Of the Interweb’s many wonderful offspring that lie tucked away in some corner of its virtual vastness, Kickstarter.com, a self-designated “funding platform for creative projects,” might just be the most interesting and innovative site you’ve never heard of (apologies, though, if you have). True to its name, Kickstarter provides prospective creative and artistic ventures an opportunity to get off the ground. Proposals ranging from arctic quests in Greenland to “baseball horror” graphic novels are featured on Kickstarter’s website and are given a period (usually around a month) to accrue enough pecuniary pledges to reach a pre-determined threshold. It’s an almost wholly philanthropic enterprise, predicated on currying the good graces and intrigue of Internet users, although campaigns traditionally reward donors with modest perks in return for contributions (i.e. an associate producer credit on a film). In essence, it’s a low-risk/high-reward way for projects that aren’t The Avengers to gain funding. I highly recommend you peruse the site for its fascinating collection of passion projects.
Spears has spear-headed (ahem) an effort via Kickstarter to acquire wider distribution for her inspiring and timely documentary, Playground: The Child Sex Trade in America. The aim is to get the film, which lifts the veil on the appalling economics of child trafficking in the United States, into as many hands and on as many screens as possible. The more long-term hope is that the film’s launch can work in concert with the current social action campaign—“Campaign 13,” named for the average age a child is coerced into the sex trade—to draw attention to and ultimately end the practice of sexual exploitation of minors. I challenge anyone, especially those with kids, to watch this film and remain unmoved.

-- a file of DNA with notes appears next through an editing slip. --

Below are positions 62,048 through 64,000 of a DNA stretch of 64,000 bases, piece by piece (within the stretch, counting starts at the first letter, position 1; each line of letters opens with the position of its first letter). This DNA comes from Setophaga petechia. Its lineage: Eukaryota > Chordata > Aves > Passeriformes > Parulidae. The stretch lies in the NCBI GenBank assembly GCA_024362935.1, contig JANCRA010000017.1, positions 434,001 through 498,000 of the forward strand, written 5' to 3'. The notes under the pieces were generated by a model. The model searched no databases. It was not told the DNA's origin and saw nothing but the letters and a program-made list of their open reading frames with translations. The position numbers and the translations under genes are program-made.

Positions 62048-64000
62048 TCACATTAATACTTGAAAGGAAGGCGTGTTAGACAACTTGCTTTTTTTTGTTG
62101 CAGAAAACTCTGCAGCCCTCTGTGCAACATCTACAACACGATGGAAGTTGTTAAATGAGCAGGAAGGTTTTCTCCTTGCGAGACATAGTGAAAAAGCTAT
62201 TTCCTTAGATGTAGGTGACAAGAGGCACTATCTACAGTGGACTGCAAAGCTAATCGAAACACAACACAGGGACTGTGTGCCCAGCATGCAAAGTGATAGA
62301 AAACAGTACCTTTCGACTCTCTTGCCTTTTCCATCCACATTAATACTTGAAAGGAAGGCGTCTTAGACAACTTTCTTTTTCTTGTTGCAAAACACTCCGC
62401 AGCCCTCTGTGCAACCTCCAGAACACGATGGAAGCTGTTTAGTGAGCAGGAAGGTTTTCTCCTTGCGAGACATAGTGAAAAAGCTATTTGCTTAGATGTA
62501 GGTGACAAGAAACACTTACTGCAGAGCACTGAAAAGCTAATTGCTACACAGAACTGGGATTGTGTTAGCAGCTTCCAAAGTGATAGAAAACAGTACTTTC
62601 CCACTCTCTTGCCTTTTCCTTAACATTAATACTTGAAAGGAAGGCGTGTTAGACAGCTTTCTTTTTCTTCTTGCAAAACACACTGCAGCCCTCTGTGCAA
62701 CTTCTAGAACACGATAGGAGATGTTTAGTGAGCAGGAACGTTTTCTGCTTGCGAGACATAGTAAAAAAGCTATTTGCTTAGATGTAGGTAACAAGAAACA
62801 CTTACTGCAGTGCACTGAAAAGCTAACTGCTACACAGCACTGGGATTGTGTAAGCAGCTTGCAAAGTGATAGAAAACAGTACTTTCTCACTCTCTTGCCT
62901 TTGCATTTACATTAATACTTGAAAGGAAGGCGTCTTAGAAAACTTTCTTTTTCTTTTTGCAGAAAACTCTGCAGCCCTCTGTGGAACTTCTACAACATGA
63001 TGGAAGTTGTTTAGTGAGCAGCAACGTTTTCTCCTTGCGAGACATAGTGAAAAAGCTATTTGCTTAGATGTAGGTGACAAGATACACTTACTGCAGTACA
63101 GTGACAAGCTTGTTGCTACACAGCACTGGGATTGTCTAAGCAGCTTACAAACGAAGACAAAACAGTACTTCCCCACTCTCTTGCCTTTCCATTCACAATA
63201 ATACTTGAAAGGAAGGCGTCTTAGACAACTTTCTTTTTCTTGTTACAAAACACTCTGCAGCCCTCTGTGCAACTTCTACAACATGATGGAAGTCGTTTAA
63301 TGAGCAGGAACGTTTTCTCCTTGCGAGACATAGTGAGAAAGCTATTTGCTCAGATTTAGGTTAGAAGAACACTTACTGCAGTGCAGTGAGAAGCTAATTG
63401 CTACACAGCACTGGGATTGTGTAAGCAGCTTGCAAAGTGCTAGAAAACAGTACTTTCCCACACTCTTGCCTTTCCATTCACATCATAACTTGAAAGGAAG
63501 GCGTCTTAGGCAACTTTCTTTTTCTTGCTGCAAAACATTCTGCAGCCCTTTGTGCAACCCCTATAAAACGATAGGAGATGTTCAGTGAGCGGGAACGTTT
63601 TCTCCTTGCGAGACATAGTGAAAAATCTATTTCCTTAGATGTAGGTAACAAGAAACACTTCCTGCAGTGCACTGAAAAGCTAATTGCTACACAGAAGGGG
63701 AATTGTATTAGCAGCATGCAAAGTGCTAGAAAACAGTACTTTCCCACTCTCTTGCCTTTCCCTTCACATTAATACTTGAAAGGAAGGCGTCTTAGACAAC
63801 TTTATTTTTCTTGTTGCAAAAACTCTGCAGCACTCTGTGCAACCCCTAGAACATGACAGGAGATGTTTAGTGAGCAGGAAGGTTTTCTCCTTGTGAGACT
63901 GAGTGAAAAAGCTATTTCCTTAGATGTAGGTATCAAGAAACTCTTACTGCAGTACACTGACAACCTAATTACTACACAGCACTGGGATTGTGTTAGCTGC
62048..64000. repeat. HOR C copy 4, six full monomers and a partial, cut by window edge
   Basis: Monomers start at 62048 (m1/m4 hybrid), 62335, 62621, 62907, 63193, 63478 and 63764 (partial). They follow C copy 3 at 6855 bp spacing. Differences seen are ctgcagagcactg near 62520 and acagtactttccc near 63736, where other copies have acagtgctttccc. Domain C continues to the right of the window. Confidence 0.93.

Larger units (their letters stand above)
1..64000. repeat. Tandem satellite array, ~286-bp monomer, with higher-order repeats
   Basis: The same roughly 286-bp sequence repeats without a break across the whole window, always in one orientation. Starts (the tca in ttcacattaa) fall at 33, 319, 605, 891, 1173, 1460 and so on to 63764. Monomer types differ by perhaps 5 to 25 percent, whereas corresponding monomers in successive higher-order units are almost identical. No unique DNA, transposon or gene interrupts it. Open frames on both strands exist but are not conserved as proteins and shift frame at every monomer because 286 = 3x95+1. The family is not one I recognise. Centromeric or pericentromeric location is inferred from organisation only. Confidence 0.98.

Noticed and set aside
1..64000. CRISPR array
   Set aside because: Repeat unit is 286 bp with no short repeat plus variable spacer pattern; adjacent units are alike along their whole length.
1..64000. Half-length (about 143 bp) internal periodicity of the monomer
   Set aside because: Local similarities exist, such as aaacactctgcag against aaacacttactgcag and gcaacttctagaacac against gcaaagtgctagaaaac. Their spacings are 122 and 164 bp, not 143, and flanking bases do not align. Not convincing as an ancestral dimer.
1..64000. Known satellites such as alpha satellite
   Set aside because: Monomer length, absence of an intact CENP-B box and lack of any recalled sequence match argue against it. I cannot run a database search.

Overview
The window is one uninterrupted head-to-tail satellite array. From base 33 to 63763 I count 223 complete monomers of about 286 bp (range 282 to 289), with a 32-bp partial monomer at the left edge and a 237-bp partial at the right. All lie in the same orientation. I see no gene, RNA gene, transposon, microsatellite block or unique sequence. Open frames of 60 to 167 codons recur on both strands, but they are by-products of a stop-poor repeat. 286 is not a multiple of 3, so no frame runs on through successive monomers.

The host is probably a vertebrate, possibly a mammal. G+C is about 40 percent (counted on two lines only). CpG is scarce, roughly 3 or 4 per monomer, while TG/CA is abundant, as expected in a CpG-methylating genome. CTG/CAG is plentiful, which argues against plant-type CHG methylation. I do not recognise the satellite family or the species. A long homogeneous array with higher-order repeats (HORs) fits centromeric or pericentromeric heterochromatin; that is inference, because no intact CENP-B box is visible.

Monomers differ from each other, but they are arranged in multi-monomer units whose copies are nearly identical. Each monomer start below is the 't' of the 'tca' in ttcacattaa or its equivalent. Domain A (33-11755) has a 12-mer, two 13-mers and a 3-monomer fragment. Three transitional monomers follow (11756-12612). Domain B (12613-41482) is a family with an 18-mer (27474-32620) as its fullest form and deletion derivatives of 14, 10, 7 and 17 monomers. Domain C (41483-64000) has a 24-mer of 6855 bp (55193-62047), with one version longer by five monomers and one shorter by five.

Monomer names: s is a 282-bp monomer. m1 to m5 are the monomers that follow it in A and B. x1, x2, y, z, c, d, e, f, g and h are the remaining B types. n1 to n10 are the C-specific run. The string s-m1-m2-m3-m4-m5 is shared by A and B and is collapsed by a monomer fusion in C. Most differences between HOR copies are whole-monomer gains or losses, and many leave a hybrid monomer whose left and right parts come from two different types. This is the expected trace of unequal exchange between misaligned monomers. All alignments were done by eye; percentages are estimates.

Playground has already attracted the attention of some of Hollywood’s heavy hitters. In addition to having George Clooney and Steven Soderbergh onboard as executive producers, Spears’ film has been publicly endorsed by the likes of snarling rocker Pink and acclaimed actor and social advocate Ashley Judd. And yet in spite of such impressive support, the cause needs more help (if only Spears had made something a little more socially important, like, say, Abraham Lincoln: Vampire Hunter or the timeless Battleship, some deep-pocketed studio might have been more inclined to pony up the cash, but I’m not about to question the historically sound financial and artistic logos of the film industry).
Spears’ research for Playground took her all over the world, investigating brothels in tsunami-ravaged Indonesia in 2005 to remote compounds in Thailand, but eventually led to the child sex trade’s epicenter: America. The assignment was not without risk—several bounties were placed on her head during this time. The transition from life-threatening expeditions to the comparatively tranquil streets around Larchmont, where she now has an office, could not have been starker. But Spears, who has been in Los Angeles for four years, has acclimated well. Drawn to Larchmont’s small-town vibe humming at the center of a major metropolis, she revels in the effortless opportunity for community that Larchmont affords. “Strolling down Larchmont, I never fail to run into a friend or a business associate. I love how this street allows for chance encounters and brings an element of serendipity into your life,” she observes. “I feel fortunate that my home and community are one and the same.”
Visit http://campaign13.org/ for more information on Spears’ film, Playground, and concordant social action campaign to combat child sex trafficking. And with just 21 days left to raise $35,000, maybe you can add your two cents to the project via Kickstarter/Playground.